Tuesday, 8 May 2012

GASTRO-INTESTINAL STASIS: a valid reason to panic.

Have you ever had a rabbit who refused to eat? Chances are that he or she suffered from gastro-intestinal stasis. Since bunnies die in a few days from this digestive malfunction, they need immediate veterinary attention. In When a Man Loves a Rabbit: Learning and Living With Bunnies, here's what I wrote about the time when my beloved bunny, Gideon, seemed to have gastro-intestinal stasis. ----------------------------------------------------------------- Gideon gave me quite a fright in May. He hadn't eaten much and his droppings were only about two millimetres in diameter. I called the Redwater Vet Clinic in the morning and asked if I could bring my fur-clad bunny lad in. Then I began the frustrating process of trying to get a lift into town. Most of my church friends had day jobs, so they couldn't drive me. I asked Pastor Wayne if he knew someone who could help and he had a hard time thinking of anybody who would be available. I finally found a ride into Redwater. Gideon was highly unimpressed at being stuffed into Harry's carrier. I had to use that one because the door on the purple carrier was broken and I didn't get it fixed in time. And off we went to the vet. I was in a bit of a panic because the doctor had to go to an emergency call and he wasn't sure when he'd be back. Luckily, the vet was there when we arrived. I left Gideon in their care and went shopping to make use of my trip. When I returned to the clinic, my bunny wasn't quite ready yet. I waited for the vet to finish checking his mouth and the doctor discovered that Gideon had something, he didn't say what, stuck between his incisors. No wonder the poor dude hadn't eaten his pellets or hay for the past three days. The vet had to anaesthetize Gideon in order to examine his teeth. When we arrived back home, Gideon was very pleased when I let him out of the carrier. As soon as the anesthetic wore off completely, he went to his bowl and ate some pellets. Then he hopped into his litter box and munched on some hay. After a few minutes, he drank some water. I was relieved that he was eating again. Though the visit cost me about sixty-four dollars, it was well worth it to have my little prince eating normally. ---------------------------------------------------------------- - When a Man Loves a Rabbit is filled with many more fascinating stories of life with house bunnies. These vignettes range from the tragic to the hilarious. Please click on the link to my books for details about both of my paperbacks. You're also welcome to contact me directly for more information.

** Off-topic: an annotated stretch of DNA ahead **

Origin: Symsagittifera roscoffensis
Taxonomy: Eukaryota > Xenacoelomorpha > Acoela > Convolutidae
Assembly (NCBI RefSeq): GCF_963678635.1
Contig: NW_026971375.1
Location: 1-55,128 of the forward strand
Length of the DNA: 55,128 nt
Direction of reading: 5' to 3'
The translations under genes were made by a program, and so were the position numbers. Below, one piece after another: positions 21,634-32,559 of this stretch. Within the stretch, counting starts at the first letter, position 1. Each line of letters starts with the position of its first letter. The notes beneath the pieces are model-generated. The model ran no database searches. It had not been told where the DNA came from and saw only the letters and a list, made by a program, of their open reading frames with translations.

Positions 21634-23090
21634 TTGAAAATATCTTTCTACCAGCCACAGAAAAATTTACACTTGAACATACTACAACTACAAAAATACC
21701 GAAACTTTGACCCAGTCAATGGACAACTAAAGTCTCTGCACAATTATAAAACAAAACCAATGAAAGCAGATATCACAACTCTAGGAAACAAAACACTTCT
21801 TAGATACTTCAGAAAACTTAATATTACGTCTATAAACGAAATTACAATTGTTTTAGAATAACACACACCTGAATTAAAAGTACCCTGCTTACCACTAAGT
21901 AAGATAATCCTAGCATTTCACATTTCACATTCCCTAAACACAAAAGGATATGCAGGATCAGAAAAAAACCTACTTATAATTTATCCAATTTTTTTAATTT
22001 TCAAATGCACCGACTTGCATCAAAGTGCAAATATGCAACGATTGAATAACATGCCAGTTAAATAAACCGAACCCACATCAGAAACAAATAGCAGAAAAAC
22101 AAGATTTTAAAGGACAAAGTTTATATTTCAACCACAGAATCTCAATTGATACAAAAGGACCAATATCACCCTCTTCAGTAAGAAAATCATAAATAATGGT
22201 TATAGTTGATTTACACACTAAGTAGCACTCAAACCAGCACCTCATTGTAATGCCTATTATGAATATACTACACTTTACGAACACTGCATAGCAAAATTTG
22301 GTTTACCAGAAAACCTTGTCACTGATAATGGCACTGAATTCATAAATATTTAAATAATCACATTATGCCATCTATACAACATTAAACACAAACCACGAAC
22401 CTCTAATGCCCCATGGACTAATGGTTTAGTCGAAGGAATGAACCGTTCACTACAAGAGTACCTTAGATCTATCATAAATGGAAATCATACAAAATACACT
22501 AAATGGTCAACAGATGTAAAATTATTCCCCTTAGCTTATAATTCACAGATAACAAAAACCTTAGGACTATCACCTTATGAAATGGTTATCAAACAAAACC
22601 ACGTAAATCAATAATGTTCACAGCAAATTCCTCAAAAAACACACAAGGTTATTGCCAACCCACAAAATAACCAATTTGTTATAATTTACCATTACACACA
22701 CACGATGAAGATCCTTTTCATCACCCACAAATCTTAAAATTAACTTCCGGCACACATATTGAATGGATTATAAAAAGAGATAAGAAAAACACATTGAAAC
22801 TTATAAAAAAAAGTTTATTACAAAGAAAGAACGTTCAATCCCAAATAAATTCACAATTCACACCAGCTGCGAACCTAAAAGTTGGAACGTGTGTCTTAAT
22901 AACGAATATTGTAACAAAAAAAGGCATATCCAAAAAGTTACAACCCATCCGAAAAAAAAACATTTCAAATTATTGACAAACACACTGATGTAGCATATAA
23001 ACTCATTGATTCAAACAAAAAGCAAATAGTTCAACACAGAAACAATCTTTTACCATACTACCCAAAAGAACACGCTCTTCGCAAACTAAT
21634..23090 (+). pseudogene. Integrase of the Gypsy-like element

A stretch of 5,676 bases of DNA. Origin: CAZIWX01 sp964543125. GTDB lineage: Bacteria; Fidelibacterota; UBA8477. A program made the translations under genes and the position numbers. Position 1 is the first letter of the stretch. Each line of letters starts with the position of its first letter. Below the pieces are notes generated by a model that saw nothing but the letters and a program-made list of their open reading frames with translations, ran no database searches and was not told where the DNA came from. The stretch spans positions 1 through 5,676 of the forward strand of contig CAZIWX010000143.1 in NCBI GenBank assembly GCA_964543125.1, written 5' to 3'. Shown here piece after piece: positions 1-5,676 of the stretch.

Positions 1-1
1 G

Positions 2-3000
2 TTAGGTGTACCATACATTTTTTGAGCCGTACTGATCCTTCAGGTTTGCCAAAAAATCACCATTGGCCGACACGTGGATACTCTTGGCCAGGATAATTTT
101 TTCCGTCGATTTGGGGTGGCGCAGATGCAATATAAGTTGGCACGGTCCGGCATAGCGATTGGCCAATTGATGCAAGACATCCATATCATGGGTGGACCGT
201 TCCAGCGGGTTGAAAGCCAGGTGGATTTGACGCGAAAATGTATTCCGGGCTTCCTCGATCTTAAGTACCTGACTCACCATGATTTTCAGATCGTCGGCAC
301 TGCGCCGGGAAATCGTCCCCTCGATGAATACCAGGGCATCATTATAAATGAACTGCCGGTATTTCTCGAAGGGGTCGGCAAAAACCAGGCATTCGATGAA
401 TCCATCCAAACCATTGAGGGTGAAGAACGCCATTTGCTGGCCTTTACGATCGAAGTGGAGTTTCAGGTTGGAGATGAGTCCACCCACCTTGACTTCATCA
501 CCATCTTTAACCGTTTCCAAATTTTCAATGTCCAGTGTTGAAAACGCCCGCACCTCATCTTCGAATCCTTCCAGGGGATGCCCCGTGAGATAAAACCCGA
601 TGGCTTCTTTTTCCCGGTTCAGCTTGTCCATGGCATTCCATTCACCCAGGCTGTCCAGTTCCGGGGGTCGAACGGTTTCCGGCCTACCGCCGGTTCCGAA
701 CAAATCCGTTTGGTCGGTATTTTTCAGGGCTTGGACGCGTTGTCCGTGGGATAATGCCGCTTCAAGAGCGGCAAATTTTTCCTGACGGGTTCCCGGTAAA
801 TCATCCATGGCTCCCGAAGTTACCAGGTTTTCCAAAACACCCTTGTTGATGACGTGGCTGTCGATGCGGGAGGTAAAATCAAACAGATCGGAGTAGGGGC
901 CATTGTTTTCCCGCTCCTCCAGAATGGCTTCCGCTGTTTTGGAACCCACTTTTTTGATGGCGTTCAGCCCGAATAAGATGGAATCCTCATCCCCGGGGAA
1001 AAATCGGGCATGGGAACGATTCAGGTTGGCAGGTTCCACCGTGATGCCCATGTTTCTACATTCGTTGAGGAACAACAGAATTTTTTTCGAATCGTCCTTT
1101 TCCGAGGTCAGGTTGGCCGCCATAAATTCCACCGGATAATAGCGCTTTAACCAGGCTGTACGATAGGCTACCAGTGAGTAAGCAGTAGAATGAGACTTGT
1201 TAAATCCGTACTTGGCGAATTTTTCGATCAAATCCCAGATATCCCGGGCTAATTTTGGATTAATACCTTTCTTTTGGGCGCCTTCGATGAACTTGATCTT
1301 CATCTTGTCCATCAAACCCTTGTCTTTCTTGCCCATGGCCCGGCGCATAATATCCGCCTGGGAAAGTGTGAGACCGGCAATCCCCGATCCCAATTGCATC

1 comment:

  1. This was interesting. I heard horses are susceptible to gastro intestinal difficulties, but I didn't realize the same was true of rabbits. It's a good thing you were able to take your rabbit to the vet when you did.


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